Rotorua public and international visitors to Rotorua experienced a unique festival last Sunday, February 28, as the city celebrated Holi for the first time.
The Festival of Colours, as Holi is known, was celebrated with much fanfare by covering coloured powder and water on each other, and dancing to folk music and songs.
This was introduced to Rotorua public for the first time by the Hindu Council of New Zealand and Ngati Taiao.
Holi is the second most important festival of India after Deepawali festival. Observed since ancient times, Holi festival – a spring festival in India – glorifies good harvest and fertility of the land.
This colourful festival, celebrated on a beautiful setting at Te Papaiouru Marae, Ohinemutu Village, gave a new meaning to race relations. It not only bridged any perceived social gaps and differences, but also brought people and communities together.
Initially, it was going to be part of building whakawhanaungatanga (Hindu-Maori relations) but has grown to be for a wider spectrum. People following different faiths enjoyed this festival.
In addition to Rotorua public, international visitors from Germany, Netherlands, France, Belgium, England, Canada and Brazil, and local visitors from Auckland, Hamilton, Tauranga, and Wellington also participated in the festival.
One of the international visitors from Sweden commented that he would keep the coloured T-shirt as a memoir of Rotorua and New Zealand.
“It was good to see so many international visitors enjoying and having a good time in this festival. There is real potential for this festival to grow on a wider scale,” said Dr Guna Magesan, general secretary of Hindu Council of New Zealand and the festival co-ordinator.
The official festival started at 11.30 am with a powhiri (official Maori welcome) at the most sacred Marae of the Te Arawa people. This gathering was attended by the Te Arawa elders, local members of the community and visitors from other parts of New Zealand and the world.
At this gathering, Kaumatua (Maori elder) Monty Morrison welcomed the visitors. Mr. Morrison congratulated the volunteers for organising this festival and encouraged more Maori participation in such inter-cultural activities.
In response, Pancha Narayanan from Wellington, a member of the Community Sector Taskforce and former president of the New Zealand Federation of Multicultural Councils spoke on behalf of Hindu community.
He described Hindus as a people with ancient culture and civilization. He clarified that the word “Indian” comes from the word Indus (Indus River). Similarly the word “Hindu” comes from the word Sindhu (Sindhu River). Sindhu and Indus refer to the same river. Hinduism was not a religion as it is misunderstood, but refers to a people and a way of life.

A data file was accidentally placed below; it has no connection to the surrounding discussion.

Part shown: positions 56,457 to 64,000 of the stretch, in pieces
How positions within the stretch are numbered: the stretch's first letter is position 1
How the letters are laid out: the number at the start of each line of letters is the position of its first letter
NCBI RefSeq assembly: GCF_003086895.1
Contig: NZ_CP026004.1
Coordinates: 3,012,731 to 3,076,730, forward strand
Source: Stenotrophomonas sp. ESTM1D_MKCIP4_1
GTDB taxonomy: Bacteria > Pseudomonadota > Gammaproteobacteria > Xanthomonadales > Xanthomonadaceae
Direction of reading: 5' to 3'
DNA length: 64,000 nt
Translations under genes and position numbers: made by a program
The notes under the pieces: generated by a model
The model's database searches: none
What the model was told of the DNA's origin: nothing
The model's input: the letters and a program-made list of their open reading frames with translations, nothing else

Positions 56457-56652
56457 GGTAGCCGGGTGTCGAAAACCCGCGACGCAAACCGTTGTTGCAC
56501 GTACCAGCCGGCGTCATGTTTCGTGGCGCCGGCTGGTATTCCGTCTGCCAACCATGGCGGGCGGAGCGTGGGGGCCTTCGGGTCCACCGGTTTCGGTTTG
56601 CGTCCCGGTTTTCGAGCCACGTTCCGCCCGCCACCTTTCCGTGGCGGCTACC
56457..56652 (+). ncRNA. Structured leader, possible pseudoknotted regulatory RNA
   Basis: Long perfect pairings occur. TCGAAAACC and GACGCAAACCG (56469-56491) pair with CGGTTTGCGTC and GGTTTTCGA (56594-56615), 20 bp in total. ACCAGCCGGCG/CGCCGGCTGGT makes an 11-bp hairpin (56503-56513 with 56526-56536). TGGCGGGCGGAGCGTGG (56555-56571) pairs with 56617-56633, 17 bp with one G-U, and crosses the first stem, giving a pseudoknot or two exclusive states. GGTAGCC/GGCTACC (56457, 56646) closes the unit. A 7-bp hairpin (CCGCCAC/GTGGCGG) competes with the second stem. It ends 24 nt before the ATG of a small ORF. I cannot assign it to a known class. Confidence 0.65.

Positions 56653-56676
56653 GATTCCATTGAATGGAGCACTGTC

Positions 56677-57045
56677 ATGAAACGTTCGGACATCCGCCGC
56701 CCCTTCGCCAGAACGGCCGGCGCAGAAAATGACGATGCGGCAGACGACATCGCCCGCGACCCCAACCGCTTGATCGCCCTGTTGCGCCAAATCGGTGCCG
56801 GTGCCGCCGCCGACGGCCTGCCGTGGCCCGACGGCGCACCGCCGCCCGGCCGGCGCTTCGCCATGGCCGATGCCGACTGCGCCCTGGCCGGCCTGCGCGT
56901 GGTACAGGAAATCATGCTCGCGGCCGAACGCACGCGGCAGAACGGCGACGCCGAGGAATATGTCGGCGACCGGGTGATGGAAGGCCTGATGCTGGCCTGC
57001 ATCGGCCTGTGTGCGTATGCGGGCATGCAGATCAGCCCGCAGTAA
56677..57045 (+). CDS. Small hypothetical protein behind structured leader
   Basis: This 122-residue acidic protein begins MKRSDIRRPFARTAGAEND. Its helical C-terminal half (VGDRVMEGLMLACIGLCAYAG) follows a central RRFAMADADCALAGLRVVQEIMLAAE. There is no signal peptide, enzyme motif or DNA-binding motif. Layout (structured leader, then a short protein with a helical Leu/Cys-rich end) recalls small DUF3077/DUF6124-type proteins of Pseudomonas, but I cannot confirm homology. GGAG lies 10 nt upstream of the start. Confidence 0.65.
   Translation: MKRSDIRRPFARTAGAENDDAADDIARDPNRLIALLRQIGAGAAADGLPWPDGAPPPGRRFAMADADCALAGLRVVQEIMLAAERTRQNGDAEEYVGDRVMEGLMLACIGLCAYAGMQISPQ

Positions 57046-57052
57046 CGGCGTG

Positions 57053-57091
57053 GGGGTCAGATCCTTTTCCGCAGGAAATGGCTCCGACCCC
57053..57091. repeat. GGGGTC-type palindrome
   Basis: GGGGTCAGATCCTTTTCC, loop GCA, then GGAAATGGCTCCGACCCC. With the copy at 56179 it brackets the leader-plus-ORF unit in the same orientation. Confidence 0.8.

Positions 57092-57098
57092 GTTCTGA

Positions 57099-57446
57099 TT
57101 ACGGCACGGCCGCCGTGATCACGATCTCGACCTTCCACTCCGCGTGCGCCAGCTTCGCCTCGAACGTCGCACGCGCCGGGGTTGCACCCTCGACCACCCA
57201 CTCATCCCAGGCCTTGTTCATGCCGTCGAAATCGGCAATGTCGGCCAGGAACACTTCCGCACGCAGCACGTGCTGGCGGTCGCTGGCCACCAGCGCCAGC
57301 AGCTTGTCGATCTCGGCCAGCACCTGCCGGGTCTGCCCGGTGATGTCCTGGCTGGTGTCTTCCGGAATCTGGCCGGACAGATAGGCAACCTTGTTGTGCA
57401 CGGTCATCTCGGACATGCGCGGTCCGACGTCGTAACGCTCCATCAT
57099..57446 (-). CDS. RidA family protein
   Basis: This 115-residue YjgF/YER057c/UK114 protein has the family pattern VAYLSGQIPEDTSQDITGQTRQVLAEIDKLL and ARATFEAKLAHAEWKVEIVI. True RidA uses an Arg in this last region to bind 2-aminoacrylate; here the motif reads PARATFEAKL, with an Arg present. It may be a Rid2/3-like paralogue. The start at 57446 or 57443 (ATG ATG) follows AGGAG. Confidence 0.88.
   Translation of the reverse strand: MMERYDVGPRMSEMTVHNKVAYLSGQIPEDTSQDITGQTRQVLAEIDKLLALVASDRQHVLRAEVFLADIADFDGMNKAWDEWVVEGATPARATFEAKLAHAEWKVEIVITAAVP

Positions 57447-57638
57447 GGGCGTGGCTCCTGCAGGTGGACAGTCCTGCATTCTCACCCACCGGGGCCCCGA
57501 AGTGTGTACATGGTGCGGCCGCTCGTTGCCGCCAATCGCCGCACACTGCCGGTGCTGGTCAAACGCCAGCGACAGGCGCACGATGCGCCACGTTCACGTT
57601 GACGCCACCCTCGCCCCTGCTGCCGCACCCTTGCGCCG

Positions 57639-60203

Mr Narayanan paid tribute to the Te Arawa people and Dr Guna Magesan for their leadership and vision in getting this festival together. He congratulated the effort and organization that was underpinned by the coming together of the two people Tangata Whenua (people of the land) and Tangata Tiriti (new settlers).
“It is for the first time, certainly in Rotorua, that the two people Tangata Whenua and Tangata Tiriti have come together to organize and gift the Holi festival to the New Zealand community and to local and international visitors,” said Mr Narayanan.
“This occasion is a watershed and an excellent forerunner for similar engagement and community interactions around the country” Mr Narayanan added.
A “Mehndi Moko” workshop was held for the benefit of Rotorua arts community, as part of the festival. It was jointly conducted by Gina Wright and Roshni Patel, Maori and Hindu artists, respectively.
This was possibly the very first time in New Zealand that art forms (Mehndi and Ta Moko) of two cultures were brought together. “This workshop while bringing together two art forms has also given birth to a new phrase – Mehndi Moko. This phrase could become very New Zealand as the word spreads,” said Dr Magesan.
The official welcome was followed by a cultural show and vegetarian kai (food) from both the Hindu and Maori. The vegetarian Hangi (Maori food) was very popular among the visitors to the Marae. Performances such as belly dancing, teaching of Maori haka to visitors, the dance to the Indian song performed by Maori artists all added exceptional colour to the festival.
The festival’s highlight was the covering of each other with colours (washable plant dye). This was held on the grounds of the Marae with drums, music and great fanfare.
The Rotorua Holi Festival was a smoke-free, alcohol-free and meat-free festival with FREE entry to the public. Given the support this festival has received, it is not difficult to visualise the real potential for this Rotorua Holi Festival to become a permanent Youth festival in Rotorua and New Zealand. The festival was organised by a committee comprising John Marsh, Shaloh Mitchell, Sonny Corbett, Dr Magesan, Gina Wright and Roshni Patel.
“It was a great success in terms of participation and new visitors to our village and we will make this as an annual event,” said Shaloh Mitchell, an upcoming Maori leader and one of the co-ordinators of this festival.
The organisers would like to thank all the sponsors and supporters, especially the print and visual media who gave a good coverage of the festival. Rotorua Holi Festival was sponsored by Rotorua Civic Arts Trust, Lottery Grants Board (Bay of Plenty/Gisborne region), the Radio Network (especially Flava and ZM 98.3 radio stations).
The festival was supported by Ohinemutu Village Tours Ltd, Cultural Encounter NZ Ltd, Haututu Ltd, Richard Photographics, and community organisations such as Hindu Council of New Zealand, Friends of India Society and Rotorua Indian community. A number of media (newspapers, radio and local television) helped to promote this festival.